AutoX’ing Steed: Gregg Biddlingmeier’s 1988 Ford Mustang

by Justin Banner


When Gregg made the move from the Midwest to Arizonain 2010, he knew he had to find another Mustang for a daily driver. While the optimal choice of Fox bodies are the GTs, he was fine with finding a four-banger 2.3-liter with a straight, rust free body. It didn’t stay that way for long as he swapped in a V8 with some basic suspension and brake upgrades. That was fine for about two to three years and finally went all in to what you see here.


Outside, you can already tell this isn’t your average Mustang.

The first thing that sticks out are those four-inch fender flares made to help fit those 18x10.5 Rovos Pretoria wheels with Falken’s Azenis RT615k+ tires that are 315/30R18 sizing. That’s a lot of tire for this chassis and the obvious reason for those fender flares. Underneath those wheels are a set of SN95 Mustang Cobra brake rotors that are tied into a retrofitted ABS system from a 1995 model. Agent 47 three-inch cooling ducts keep the brake temperatures in check.


It's got modern looks thanks to those one-piece headlights over the six piece set of a stock Fox.

The hood is modified with a Trackspec hood vent and a set of Aerocatch hood latches keep it secure when closed. Out back is a fabricated Lexan rear spoiler made by Biddlingmeier with a Carters Custom’s Rear Diffuser under the rear bumper. Chassis wise, the front suspension utilizes a Maximum Motorsports K-Member, which improves over the stock version in more than just strength and the forty-pound weight shaving off the front end.


It also has modern handling and braking ABS from a SN95 Mustang Cobra.

The front control arm pivots are raised and offer two positions for ride height and are moved forward by three-quarters of an inch. The engine mount locations on the member give two options, as well, with a stock location position and one that moves the engine rearwards by one-inch. Attached are a pair of tubular lower control arms that are the same width as the SN95 Mustang. Roll control on the front is handled by an Eibach swaybar while caster and camber are changed with a set of Maximum Motorsports Camber/Caster plates. Triangulating the front suspension together is a Maximum Motorsports Strut Tower Brace.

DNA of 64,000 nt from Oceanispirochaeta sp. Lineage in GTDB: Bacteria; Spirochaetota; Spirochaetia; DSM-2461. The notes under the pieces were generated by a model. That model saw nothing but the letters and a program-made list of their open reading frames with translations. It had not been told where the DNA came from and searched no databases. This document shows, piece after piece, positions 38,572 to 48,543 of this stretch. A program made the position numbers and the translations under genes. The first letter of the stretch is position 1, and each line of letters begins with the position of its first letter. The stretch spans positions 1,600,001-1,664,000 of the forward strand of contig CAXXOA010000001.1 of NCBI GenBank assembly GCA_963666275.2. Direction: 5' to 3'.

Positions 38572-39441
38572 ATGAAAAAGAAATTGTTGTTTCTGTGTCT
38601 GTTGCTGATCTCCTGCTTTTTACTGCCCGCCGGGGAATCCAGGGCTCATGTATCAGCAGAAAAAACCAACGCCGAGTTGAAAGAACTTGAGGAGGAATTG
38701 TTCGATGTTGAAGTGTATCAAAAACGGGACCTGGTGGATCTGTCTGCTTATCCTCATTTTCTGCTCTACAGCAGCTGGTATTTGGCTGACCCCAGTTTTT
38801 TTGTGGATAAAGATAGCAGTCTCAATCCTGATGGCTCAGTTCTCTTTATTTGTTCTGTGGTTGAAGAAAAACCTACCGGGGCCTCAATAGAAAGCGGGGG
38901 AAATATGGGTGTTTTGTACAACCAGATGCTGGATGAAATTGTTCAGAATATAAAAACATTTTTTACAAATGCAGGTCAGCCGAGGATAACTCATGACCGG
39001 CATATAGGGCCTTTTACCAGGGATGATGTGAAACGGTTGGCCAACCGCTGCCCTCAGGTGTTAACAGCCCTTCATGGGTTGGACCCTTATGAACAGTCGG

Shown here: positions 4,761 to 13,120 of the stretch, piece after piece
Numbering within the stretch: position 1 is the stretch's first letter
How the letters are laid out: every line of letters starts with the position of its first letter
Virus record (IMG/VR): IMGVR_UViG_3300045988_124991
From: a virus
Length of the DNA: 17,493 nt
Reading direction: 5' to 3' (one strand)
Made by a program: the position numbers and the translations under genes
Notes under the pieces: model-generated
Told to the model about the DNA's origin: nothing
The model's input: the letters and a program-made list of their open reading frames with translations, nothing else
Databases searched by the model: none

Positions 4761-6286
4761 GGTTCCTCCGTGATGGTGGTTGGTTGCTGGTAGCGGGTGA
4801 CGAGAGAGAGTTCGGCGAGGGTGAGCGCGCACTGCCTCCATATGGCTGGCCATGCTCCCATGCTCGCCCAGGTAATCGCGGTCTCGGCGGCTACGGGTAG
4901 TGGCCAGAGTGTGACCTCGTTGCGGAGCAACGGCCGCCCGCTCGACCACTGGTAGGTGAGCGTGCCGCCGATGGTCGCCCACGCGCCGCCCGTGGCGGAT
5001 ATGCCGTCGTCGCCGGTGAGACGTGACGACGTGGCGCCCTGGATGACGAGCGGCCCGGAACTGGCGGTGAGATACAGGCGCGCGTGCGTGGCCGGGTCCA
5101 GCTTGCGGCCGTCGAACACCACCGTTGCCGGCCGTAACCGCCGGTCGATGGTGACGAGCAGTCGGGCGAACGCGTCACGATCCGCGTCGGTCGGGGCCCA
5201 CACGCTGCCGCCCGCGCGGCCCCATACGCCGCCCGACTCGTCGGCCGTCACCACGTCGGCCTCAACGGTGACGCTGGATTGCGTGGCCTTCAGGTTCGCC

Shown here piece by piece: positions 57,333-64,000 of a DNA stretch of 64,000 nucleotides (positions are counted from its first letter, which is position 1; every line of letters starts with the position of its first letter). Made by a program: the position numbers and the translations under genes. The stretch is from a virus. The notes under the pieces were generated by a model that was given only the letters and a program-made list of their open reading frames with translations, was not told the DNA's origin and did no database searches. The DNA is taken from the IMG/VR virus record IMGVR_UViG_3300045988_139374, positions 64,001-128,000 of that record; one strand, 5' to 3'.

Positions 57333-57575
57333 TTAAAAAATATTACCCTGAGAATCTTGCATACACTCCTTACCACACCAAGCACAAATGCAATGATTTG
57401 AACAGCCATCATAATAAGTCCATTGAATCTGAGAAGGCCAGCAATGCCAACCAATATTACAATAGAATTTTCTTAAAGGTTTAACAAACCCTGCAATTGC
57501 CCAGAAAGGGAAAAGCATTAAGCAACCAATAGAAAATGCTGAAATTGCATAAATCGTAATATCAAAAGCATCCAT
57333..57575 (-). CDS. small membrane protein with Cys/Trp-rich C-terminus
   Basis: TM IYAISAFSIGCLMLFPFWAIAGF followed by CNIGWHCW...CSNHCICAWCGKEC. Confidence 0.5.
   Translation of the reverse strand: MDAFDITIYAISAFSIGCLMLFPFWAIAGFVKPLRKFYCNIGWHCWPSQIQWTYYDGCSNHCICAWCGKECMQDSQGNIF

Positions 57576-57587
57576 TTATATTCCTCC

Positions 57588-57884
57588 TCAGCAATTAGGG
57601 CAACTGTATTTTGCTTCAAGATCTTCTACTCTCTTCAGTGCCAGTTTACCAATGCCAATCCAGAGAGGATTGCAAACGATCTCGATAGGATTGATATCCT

The Torque Arm and Watts-Link provide some modern handling to this 1988 chassis.

The rear suspension is fabricated by Biddlingmeier with a Torque Arm setup with a Watts-Link and lower control arms. The rear sway bar is a Maximum Motorsports piece. A torque arm design for the Mustang allows for better roll character in the chassis over the OEM four-link, since that triangulated upper arm design tends to bind up as the chassis rolls through the corners. Dampening control on both front and rear are done by a set of Maximum Motorsports double adjustable coilovers.

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Thursday, July 06, 2017 3:29 PM
I'm not a big Mustang fan but this build is solid and clean. Those Fox-body Mustangs have a great support system. Great job!
Justin Banner
Justin Bannerlink
Thursday, July 06, 2017 3:32 PM
Thanks! I'll continue to try and find some interesting cars as I make my "don't call it a come back tour" of MotoIQ. :D
Friday, July 07, 2017 11:44 PM
pretty much only 2 main suspension companies to go autoxing in a mustang... griggs racing and Maximum Motorsports!
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